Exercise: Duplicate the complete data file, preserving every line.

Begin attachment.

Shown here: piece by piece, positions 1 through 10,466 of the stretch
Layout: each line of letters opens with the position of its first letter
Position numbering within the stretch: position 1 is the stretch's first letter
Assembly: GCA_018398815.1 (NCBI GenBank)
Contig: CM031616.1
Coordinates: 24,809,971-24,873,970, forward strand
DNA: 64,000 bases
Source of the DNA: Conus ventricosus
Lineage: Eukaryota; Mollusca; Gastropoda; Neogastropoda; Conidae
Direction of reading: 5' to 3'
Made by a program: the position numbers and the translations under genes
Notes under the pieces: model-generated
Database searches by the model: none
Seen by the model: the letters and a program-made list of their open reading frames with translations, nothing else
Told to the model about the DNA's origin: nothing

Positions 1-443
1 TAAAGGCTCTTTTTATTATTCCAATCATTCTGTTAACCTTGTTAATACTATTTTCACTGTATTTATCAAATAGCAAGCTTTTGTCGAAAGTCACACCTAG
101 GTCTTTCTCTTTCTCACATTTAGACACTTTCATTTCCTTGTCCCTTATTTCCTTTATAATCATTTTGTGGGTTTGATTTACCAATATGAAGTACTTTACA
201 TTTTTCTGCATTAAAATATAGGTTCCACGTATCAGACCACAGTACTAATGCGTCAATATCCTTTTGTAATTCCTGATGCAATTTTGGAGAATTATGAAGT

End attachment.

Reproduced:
Shown here: piece by piece, positions 1 through 10,466 of the stretch
Layout: each line of letters opens with the position of its first letter
Position numbering within the stretch: position 1 is the stretch's first letter
Assembly: GCA_018398815.1 (NCBI GenBank)
Contig: CM031616.1
Coordinates: 24,809,971-24,873,970, forward strand
DNA: 64,000 bases
Source of the DNA: Conus ventricosus
Lineage: Eukaryota; Mollusca; Gastropoda; Neogastropoda; Conidae
Direction of reading: 5' to 3'
Made by a program: the position numbers and the translations under genes
Notes under the pieces: model-generated
Database searches by the model: none
Seen by the model: the letters and a program-made list of their open reading frames with translations, nothing else
Told to the model about the DNA's origin: nothing

Positions 1-443
1 TAAAGGCTCTTTTTATTATTCCAATCATTCTGTTAACCTTGTTAATACTATTTTCACTGTATTTATCAAATAGCAAGCTTTTGTCGAAAGTCACACCTAG
101 GTCTTTCTCTTTCTCACATTTAGACACTTTCATTTCCTTGTCCCTTATTTCCTTTATAATCATTTTGTGGGTTTGATTTACCAATATGAAGTACTTTACA
201 TTTTTCTGCATTAAAATATAGGTTCCACGTATCAGACCACAGTACTAATGCGTCAATATCCTTTTGTAATTCCTGATGCAATTTTGGAGAATTATGAAGT